I find the timing of the announcement interesting. Based on our experience, USDA has lost of lot of market share to FHA, which lowered its mortgage insurance rates last year. While I suspect the announcement will shut down use of the program for the summer, maybe it will build some anticipation for it again in the fall.

USDA makes qualifying for a mortgage a little easier

 Loan Guidelines, Owner-occupied, Residential Mortgage  Comments Off on USDA makes qualifying for a mortgage a little easier
Feb 202016
 

For more information, please contact me at (512) 261-1542 or steve@LoneStarLending.com.

By G. Steven Bray

USDA offers one of the few no-money-down loans, but its credit restrictions have disqualified some first-time homebuyers who don’t have established credit histories. USDA required a loan applicant to have at least 3 credit accounts with a 12 month or longer payment history.

That changed last week. USDA dropped the number of required accounts to 2, which makes it a little easier.

For homebuyers who don’t use traditional credit that appears on a credit report, USDA still allows the use of non-traditional credit accounts to achieve the required 2. Non-traditional credit includes rent, utility, and insurance payments.

However, good payment histories on non-traditional accounts cannot be used to replace accounts that appears on your credit report. In other words, if your credit score is low because of negative items on your credit report, USDA won’t ignore these items just because you have good payment history for rent and utilities.

Minimum credit score for mortgage falling

 Loan Guidelines, Owner-occupied, Residential Mortgage  Comments Off on Minimum credit score for mortgage falling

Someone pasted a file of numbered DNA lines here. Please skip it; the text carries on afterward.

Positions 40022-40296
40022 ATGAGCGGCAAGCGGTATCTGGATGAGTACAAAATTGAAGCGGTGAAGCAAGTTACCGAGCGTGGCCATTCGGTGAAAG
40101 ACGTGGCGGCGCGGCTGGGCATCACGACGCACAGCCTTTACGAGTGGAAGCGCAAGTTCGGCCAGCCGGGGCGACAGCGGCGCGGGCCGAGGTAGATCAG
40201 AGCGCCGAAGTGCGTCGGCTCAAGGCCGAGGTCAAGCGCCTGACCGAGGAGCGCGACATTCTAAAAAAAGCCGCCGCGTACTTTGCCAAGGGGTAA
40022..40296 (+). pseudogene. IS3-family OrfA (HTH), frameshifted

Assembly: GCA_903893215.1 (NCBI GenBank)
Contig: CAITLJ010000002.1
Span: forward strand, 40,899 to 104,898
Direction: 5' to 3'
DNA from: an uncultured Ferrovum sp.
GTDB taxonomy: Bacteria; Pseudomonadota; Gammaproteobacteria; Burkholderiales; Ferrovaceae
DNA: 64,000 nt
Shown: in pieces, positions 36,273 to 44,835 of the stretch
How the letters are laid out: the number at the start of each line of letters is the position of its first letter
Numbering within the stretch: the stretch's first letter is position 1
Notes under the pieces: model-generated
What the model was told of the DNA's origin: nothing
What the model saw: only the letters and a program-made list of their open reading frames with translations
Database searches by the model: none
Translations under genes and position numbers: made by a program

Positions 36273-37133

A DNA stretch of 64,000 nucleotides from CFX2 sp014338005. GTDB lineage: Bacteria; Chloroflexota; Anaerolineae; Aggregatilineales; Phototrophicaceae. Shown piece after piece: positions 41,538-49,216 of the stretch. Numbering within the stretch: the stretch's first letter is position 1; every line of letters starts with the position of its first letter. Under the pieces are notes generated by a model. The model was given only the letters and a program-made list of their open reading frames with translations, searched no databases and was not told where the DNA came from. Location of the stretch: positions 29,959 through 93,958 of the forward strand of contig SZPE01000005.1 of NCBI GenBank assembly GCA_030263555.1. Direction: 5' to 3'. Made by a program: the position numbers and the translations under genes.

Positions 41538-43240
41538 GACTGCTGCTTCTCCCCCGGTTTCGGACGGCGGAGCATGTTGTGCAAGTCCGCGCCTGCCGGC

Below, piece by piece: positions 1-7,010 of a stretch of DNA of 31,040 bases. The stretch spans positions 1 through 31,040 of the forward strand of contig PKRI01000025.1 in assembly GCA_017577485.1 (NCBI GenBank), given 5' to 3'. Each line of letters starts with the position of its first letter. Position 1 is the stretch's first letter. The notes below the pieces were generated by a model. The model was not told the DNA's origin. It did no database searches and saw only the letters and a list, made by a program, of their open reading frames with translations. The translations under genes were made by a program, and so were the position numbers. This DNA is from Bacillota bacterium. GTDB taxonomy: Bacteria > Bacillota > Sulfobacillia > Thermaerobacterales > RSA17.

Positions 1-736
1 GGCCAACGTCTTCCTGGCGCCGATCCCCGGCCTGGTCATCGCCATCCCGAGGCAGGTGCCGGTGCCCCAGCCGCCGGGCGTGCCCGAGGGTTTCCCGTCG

Jan 292015
 

For more information, please contact me at (512) 261-1542 or steve@LoneStarLending.com.

By G. Steven Bray

It’s nice to be able to report some good news. Credit standards are relaxing just a bit. Our minimum credit score for using an FHA loan to purchase a home is now 600. This minimum applies to single-family homes and duplexes, assuming you plan to live in one of the units. The minimum score for 3- and 4-unit homes remains 620.

Even better, if you want to refinance an FHA loan, we can accept a credit score as low as 580. In some cases we’ll be able to use FHA’s streamline process, which means you can qualify regardless of your current income and debts. However, if your credit report shows a foreclosure, your credit score needs to be at least 600.

The minimum credit score for conventional loans remains 620.

Act quickly if using USDA home loan

 Loan Programs, Owner-occupied, Residential Mortgage  Comments Off on Act quickly if using USDA home loan
Nov 122014
 

For more information, please contact me at (512) 261-1542 or steve@LoneStarLending.com.

By G. Steven Bray

If you’re using a USDA RD loan to purchase a home this fall, Fri, Nov 21st is a very important date. At the close of business that day, USDA will stop accepting applications for the remainder of Nov. If your loan has not been approved by USDA, you will need to sign new application documents, and the effect could add a week or two to your loan processing time.

USDA has adopted new regulations for its RD program, and it doesn’t want to maintain two processing systems. Thus, it will stop taking applications after next Fri and clear out its queue. This may not be a trivial task given the backlog of applications in some areas. On Dec 1st, USDA will start accepting applications under the new regulations.

If you have a pending application, check with your lender on its status. If your lender needs any documentation from you, act on that request urgently. The new regulations aren’t likely to harm your chances for approval, but if you have an early Dec contract date, the delay in processing could bust your closing.

Payoff your FHA loan on the first of the month

 Loan Programs, Owner-occupied, Residential Mortgage  Comments Off on Payoff your FHA loan on the first of the month
Oct 222014
 

For more information, please contact me at (512) 261-1542 or steve@LoneStarLending.com.

By G. Steven Bray

For those with an FHA mortgage, an unpleasant surprise may await when you sell your home. FHA charges interest one month at a time. That means even if the sale closes on the 15th of the month, FHA calculates the mortgage payoff through the end of the month. For a $200,000 loan balance, Uncle Sam is going to dip his hand into your pocket for another $400.